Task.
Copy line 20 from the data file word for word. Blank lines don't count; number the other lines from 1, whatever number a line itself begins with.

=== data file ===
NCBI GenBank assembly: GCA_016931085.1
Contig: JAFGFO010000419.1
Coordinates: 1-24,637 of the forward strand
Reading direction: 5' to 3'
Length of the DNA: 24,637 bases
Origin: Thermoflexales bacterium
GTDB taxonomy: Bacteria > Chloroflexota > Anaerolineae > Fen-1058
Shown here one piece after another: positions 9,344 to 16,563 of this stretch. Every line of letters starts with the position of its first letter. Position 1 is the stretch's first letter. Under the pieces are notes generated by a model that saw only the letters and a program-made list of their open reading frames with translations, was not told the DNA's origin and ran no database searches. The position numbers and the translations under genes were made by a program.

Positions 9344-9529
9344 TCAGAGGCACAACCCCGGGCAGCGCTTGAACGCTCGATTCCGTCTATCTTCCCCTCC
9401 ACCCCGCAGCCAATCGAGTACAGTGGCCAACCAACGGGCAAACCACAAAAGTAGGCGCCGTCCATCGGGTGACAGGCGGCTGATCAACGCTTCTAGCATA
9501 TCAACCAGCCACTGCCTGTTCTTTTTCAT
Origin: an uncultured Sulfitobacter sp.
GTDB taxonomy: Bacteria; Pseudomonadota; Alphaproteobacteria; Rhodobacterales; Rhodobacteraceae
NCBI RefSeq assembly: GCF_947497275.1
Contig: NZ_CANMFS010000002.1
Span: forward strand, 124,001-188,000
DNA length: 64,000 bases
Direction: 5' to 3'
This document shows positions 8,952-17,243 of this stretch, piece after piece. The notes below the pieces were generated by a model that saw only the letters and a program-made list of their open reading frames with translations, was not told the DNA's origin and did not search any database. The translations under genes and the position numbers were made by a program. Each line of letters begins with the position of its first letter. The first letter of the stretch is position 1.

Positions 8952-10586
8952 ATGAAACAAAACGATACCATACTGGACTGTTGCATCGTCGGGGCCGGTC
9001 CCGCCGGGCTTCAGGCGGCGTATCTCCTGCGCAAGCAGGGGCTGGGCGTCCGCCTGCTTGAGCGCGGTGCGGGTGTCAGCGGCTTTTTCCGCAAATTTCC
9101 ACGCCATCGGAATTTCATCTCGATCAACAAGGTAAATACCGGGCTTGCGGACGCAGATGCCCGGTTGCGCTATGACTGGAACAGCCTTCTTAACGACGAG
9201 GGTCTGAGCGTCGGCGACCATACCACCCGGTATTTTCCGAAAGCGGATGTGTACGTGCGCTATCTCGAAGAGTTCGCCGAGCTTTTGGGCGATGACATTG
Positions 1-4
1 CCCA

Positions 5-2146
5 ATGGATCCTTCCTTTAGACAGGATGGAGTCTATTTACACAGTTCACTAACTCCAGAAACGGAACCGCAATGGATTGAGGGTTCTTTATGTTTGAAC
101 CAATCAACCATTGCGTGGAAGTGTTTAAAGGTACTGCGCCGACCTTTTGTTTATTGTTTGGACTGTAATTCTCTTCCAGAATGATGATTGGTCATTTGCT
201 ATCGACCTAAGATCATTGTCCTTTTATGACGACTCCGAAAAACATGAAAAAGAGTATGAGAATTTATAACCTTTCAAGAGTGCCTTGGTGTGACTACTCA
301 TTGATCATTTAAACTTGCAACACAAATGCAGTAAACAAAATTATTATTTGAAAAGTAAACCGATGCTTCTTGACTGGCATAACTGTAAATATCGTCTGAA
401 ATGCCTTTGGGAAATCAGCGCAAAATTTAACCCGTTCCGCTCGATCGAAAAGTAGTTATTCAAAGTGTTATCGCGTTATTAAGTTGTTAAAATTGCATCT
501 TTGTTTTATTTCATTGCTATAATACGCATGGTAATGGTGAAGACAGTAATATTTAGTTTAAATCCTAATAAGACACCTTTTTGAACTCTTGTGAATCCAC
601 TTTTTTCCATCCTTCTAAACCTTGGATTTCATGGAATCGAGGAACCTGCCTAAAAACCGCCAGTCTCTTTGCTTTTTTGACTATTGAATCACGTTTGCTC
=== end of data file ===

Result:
This document shows positions 8,952-17,243 of this stretch, piece after piece. The notes below the pieces were generated by a model that saw only the letters and a program-made list of their open reading frames with translations, was not told the DNA's origin and did not search any database. The translations under genes and the position numbers were made by a program. Each line of letters begins with the position of its first letter. The first letter of the stretch is position 1.